Linguistic Factors in Stuttering Ten stutterers recorded a 141 word passage in the presence of a single listener. The words in the passage were classified as lexical or function words and pronouns, and high information or low information words. In addition, unitary stutterings were classified as either prolongations or repetitions. The linguistic factors, stutterings, ... Research Article
Research Article  |   December 01, 1967
Linguistic Factors in Stuttering
 
Author Affiliations & Notes
  • George A. Soderberg
    Illinois State University, Normal, Illinois
Article Information
Research Articles
Research Article   |   December 01, 1967
Linguistic Factors in Stuttering
Journal of Speech, Language, and Hearing Research, December 1967, Vol. 10, 801-810. doi:10.1044/jshr.1004.801
History: Received May 1, 1967
 
Journal of Speech, Language, and Hearing Research, December 1967, Vol. 10, 801-810. doi:10.1044/jshr.1004.801
History: Received May 1, 1967

Ten stutterers recorded a 141 word passage in the presence of a single listener. The words in the passage were classified as lexical or function words and pronouns, and high information or low information words. In addition, unitary stutterings were classified as either prolongations or repetitions. The linguistic factors, stutterings, and stuttering types were analyzed with respect to initial, medial, and final positions of words in phonemic clauses and total words in the clauses.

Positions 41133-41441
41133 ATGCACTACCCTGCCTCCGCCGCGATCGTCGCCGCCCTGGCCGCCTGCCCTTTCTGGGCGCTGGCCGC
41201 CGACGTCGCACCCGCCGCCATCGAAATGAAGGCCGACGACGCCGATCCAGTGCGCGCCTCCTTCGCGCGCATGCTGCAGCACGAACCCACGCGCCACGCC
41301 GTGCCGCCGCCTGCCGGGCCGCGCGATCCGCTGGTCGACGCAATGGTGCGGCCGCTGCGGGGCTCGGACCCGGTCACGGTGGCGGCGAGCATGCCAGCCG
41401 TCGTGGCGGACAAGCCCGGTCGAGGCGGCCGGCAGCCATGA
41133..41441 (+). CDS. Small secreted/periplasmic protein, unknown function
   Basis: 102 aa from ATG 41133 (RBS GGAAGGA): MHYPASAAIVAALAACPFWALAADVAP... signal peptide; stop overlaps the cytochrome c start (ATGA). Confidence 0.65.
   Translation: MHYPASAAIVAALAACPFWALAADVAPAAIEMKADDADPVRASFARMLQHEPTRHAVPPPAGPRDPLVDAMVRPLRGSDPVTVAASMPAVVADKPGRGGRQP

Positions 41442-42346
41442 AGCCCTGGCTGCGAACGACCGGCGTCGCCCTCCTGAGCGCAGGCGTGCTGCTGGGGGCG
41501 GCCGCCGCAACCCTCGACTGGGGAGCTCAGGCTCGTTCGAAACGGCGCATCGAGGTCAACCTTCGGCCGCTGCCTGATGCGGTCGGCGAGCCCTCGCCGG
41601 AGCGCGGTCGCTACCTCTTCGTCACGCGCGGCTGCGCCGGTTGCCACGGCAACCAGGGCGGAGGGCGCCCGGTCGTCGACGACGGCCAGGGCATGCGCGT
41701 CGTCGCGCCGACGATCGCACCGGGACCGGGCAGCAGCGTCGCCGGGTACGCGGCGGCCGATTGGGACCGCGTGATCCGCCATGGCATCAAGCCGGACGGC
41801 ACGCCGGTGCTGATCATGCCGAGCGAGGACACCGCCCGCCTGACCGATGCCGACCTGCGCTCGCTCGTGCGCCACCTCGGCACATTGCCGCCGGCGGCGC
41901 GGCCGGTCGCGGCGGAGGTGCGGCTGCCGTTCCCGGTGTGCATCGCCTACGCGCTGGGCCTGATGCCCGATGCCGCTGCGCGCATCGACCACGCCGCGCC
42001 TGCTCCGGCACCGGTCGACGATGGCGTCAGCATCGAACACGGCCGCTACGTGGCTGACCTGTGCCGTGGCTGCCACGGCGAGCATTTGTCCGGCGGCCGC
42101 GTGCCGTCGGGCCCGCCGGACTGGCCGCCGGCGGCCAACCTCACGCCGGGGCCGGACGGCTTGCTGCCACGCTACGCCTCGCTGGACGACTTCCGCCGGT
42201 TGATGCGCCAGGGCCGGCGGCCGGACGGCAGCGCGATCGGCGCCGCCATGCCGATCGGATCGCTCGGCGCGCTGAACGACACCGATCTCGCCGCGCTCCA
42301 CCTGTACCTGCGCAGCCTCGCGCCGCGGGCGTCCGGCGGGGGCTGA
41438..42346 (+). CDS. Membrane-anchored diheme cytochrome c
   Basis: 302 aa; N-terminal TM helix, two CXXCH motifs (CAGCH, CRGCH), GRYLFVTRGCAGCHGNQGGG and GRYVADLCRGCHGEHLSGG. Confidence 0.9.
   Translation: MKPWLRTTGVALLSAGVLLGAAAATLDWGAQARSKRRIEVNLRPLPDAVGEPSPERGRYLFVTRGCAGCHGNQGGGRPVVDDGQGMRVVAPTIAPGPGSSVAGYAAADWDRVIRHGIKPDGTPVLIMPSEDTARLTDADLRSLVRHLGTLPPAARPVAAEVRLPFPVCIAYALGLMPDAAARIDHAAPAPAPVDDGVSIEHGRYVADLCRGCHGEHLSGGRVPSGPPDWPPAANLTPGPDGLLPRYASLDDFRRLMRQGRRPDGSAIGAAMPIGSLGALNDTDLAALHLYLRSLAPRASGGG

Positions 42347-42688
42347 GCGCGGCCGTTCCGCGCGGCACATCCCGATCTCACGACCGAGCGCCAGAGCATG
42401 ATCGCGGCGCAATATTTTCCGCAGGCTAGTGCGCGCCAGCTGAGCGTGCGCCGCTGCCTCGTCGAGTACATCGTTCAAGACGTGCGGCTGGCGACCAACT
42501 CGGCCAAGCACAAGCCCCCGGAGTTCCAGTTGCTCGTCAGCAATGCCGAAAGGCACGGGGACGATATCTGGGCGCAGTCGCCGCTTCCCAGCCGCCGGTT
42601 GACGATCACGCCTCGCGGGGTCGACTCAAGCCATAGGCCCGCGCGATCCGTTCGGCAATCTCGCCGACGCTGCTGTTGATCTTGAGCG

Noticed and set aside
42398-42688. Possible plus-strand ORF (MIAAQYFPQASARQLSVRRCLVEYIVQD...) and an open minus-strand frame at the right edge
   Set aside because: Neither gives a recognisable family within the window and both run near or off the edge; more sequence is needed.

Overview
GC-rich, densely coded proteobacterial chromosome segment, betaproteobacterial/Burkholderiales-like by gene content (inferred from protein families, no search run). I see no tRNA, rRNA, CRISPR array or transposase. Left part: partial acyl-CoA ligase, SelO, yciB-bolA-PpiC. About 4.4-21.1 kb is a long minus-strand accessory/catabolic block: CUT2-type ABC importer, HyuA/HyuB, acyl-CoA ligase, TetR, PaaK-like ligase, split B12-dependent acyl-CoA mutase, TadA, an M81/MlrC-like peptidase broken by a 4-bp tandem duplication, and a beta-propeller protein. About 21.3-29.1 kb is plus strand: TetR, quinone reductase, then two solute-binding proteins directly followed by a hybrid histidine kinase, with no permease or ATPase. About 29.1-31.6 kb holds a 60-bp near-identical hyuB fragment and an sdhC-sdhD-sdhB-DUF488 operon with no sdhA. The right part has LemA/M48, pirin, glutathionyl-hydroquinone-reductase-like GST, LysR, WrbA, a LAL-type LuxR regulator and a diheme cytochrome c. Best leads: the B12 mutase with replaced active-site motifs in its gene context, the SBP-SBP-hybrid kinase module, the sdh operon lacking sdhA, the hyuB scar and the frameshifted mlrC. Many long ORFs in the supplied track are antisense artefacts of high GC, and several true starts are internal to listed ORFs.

The findings of this study support the contention that stuttering is related to the encoding processes of speaking. It was hypothesized that the phonemic clause operates as an encoding unit in speaking and both grammatical and lexical uncertainty play roles in eliciting the instance of stuttering and type of stuttering instance.

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